Retrocado Aspic with Mango and Shrimp

By • June 18, 2012 • 12 Comments

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Author Notes: Thank you, Food52! I don't think this cold terrine would ever have come out of my kitchen without your avocado challenge...I adore avocado and wanted to highlight its green creaminess and pay to tribute to classic avocado Ritz as well as the wonderful wobbliness of 60's and 70's gelatin mousses...Then I remembered a summer fruits terrine I used to make, set in jelly. And so this avocado, mango and shrimp aspic evolved, with a hint of SE Asia and a kick of spice. Perfect picnic food, buffet offering, and cool starter to summer supper.

The mango and shrimp pieces should be small enough to be incorporated within a slice. If they are larger, it becomes hard to cut neatly. The avocado can be larger, as it is easy to slice through.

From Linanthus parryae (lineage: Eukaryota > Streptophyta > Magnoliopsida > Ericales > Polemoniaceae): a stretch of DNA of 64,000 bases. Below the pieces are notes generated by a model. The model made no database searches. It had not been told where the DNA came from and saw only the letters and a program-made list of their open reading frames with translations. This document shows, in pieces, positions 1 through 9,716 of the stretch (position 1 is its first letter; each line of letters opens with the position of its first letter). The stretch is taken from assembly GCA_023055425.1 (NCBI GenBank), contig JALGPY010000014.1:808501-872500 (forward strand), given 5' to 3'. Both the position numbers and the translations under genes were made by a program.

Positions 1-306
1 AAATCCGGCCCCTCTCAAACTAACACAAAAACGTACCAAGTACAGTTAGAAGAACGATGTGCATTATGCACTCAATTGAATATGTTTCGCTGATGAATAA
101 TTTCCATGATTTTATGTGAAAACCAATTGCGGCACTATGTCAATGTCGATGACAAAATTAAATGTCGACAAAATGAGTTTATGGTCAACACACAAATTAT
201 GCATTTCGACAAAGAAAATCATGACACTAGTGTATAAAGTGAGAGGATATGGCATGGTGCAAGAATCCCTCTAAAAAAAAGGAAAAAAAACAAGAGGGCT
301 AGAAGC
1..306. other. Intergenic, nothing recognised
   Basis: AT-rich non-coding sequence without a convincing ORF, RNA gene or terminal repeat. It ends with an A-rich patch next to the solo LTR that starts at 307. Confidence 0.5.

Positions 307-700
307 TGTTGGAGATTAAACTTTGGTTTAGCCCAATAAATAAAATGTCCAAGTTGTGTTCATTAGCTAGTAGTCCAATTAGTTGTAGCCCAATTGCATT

You can use leftover shrimp from a barbecue or cocktail, or start from scratch, following the first part of this recipe. To turn it vegan, substitute carrageenan or agar-agar for gelatin and omit the shrimp.

(And you need about 6-7 limes for this recipe...)
Marie Viljoen

Makes 10 slices

Marinating and Cooking the Shrimp

  • 12 medium shrimp tails
  • 1/3 cup cilantro stems, finely chopped
  • 3 tablespoons fish sauce
  • 4 tablespoons lime juice
  • 2 teaspoons sugar
  • 1 tablespoon jalapeno chile, finely chopped
  1. In a bowl, toss cleaned shrimp tails with all the ingredients of the marinade and leave for a minimum of an hour or up to three hours, to marinate.
  2. Heat some non scented oil in a pan and pan fry the shrimp till pink. Remove.